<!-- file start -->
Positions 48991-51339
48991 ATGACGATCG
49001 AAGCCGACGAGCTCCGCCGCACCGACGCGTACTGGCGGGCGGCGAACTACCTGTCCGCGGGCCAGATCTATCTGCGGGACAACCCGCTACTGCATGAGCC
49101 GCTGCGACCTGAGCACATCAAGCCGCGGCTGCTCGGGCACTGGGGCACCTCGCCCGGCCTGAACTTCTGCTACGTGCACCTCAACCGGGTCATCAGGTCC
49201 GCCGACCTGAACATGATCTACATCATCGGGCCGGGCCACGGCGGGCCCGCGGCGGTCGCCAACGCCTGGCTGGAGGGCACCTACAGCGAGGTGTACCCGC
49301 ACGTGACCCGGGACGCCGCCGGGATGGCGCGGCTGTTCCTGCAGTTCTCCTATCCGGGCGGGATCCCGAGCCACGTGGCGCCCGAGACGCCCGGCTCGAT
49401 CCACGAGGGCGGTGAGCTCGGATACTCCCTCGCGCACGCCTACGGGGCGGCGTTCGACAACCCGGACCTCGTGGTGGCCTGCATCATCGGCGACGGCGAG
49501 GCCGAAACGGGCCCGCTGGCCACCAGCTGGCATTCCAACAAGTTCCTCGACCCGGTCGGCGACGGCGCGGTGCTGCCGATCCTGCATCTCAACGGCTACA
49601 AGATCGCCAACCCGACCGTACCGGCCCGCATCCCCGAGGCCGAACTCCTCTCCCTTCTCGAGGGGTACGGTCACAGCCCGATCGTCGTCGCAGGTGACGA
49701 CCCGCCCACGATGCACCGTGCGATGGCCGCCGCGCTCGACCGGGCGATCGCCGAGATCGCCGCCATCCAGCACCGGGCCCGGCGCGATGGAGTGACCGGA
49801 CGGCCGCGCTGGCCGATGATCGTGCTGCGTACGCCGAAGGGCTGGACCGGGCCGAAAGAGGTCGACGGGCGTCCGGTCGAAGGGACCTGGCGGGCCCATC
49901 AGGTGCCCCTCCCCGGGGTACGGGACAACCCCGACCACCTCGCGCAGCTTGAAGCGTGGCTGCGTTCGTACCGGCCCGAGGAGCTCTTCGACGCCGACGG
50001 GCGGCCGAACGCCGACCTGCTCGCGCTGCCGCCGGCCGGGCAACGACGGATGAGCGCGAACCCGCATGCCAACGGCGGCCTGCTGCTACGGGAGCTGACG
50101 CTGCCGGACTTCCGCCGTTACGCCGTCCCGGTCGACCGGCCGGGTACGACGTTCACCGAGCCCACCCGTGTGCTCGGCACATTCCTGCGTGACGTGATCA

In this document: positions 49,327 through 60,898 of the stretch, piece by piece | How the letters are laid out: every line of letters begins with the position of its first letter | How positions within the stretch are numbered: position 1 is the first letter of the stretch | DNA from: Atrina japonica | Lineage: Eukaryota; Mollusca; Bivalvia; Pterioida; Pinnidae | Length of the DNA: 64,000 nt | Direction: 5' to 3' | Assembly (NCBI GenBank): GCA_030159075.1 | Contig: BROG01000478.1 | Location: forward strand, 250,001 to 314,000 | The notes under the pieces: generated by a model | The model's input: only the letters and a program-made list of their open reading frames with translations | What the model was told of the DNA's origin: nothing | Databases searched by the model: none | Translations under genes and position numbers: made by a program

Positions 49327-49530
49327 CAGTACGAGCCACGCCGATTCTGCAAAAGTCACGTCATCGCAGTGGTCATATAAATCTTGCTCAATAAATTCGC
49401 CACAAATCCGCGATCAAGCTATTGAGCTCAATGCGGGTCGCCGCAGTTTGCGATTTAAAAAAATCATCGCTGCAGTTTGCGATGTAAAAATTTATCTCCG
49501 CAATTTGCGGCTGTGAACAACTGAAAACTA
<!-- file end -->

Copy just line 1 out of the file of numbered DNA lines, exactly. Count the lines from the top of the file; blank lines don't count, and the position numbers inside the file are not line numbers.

Positions 48991-51339